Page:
British Prime Minister Boris Johnson met with Northern Irish political leaders at Hillsborough Castle in County Down yesterday in the aftermath of the Northern Ireland assembly’s elections three weeks ago. Sinn Féin, the republican party, became the largest party for the first time in history. The aim of this meeting with Boris Johnson was to encourage all parties to agree to form a government amid refusals from the Democratic Unionist Party (DUP) to take their seats in the assembly in protest against the Northern Ireland protocol in the Brexit negotiations.
The DUP views the agreement, which places a trade border between Great Britain and Northern Ireland, as a threat to the existence of the north. Signed by Boris Johnson in 2019, the protocol allows British goods tariff-free access to the European market as they had as a member state. If the UK government now tried to change some or all of the Northern Ireland protocol, the EU could potentially impose taxes and levies on British goods or even terminated the trade agreement entirely.
However, despite this risk and its consequences, the DUP has stood by its previous threat to refuse to nominate ministers to form a new executive until its concerns about the Northern Ireland protocol are resolved. Speaking to the media after his meeting with Boris Johnson yesterday, DUP leader, Sir Jeffery Donaldson, stated, “devolution must be built on stable foundations. These institutions only have value if they enjoy the confidence and support of the people they were established to serve. Not one unionist MLA [Member of the Legislative Assembly] supports the protocol. That makes it impossible for power-sharing to operate”.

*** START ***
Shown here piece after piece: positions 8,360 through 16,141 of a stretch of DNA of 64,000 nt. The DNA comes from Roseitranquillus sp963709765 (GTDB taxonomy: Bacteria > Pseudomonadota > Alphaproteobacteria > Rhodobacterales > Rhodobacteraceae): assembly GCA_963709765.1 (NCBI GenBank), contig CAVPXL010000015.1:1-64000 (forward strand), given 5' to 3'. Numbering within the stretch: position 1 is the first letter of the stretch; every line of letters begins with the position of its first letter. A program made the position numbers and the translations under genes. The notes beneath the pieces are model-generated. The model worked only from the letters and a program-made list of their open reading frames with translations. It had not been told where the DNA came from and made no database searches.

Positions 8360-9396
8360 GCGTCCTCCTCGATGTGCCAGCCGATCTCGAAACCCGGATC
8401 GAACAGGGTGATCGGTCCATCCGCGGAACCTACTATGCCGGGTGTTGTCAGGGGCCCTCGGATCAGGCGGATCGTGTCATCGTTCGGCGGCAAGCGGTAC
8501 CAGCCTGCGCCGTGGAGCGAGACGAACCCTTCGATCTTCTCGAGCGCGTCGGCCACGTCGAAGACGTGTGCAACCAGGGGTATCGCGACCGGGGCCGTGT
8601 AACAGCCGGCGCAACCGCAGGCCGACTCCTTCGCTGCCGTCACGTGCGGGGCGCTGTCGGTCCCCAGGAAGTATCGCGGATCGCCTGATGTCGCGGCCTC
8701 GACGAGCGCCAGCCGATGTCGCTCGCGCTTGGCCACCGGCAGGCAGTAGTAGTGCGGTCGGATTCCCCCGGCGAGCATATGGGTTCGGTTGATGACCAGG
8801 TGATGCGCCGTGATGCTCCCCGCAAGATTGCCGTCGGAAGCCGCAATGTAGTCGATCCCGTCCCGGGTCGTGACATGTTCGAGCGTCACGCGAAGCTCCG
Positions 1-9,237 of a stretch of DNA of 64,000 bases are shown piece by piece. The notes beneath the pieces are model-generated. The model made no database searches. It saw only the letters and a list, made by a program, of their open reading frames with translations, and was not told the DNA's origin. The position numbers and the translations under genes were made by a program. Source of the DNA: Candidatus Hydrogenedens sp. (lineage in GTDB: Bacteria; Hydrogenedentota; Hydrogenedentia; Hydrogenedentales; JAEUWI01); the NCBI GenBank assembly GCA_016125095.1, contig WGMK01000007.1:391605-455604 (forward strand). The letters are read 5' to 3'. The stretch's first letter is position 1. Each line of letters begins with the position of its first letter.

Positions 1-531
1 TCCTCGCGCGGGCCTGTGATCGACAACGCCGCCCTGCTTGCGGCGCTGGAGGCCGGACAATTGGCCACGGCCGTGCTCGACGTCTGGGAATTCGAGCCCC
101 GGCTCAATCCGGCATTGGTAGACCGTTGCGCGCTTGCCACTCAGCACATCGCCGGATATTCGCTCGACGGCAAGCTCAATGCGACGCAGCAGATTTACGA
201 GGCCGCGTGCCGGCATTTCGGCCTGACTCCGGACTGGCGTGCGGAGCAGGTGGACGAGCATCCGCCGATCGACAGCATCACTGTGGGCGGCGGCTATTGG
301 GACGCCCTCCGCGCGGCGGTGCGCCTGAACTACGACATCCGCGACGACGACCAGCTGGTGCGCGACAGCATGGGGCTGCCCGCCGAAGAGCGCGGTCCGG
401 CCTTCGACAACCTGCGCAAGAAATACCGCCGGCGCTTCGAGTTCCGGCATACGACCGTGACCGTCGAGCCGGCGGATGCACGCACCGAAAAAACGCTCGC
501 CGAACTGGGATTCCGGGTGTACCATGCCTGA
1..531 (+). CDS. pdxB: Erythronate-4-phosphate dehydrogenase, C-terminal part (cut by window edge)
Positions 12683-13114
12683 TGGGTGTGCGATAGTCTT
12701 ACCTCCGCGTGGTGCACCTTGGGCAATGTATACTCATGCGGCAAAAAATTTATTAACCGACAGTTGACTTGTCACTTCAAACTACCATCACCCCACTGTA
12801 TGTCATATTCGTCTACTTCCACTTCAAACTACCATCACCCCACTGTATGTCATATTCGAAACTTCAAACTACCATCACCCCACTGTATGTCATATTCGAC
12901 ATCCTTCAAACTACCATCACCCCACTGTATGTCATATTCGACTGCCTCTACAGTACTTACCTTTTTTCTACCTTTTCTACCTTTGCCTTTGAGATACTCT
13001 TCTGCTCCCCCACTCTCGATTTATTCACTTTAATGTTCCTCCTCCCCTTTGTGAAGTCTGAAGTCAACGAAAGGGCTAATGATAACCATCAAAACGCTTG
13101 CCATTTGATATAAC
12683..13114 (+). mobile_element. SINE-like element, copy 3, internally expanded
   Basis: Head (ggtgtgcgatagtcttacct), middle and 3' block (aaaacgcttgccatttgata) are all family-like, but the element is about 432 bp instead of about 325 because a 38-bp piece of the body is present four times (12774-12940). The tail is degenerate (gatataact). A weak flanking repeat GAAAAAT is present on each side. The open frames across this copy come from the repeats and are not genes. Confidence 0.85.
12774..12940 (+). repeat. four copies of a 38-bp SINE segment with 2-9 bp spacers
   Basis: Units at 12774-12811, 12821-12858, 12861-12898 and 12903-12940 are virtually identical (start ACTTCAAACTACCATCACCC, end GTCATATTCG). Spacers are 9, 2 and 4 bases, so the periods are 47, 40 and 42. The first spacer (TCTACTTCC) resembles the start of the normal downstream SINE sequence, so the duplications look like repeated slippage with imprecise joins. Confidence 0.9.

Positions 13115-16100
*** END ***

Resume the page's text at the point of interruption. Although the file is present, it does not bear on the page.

While Mary Lou McDonald - the leader of Sinn Féin in the republic – attended the meeting with Boris Johnson, the leader of Sinn Féin in Northern Ireland, Michelle O’Neill, met with the Irish Taoiseach Micheál Martin in Dublin yesterday. They concluded that while they agreed that there are “serious issues” regarding the execution of the protocol, they said the right place for the issues to be resolved was around the negotiating table with Europe, Ireland, and Northern Ireland, not through unilateral action by the UK.
Addressing the media with O’Neill, Martin also said he couldn’t understand why the DUP was obstructing the resumption of the Northern Ireland assembly. He said, “it seems to me to be very, very difficult to comprehend that in any jurisdiction in the modern world, where we have had an election, particularly in the European context, the idea that a parliament is prevented from convening is hard to comprehend”.
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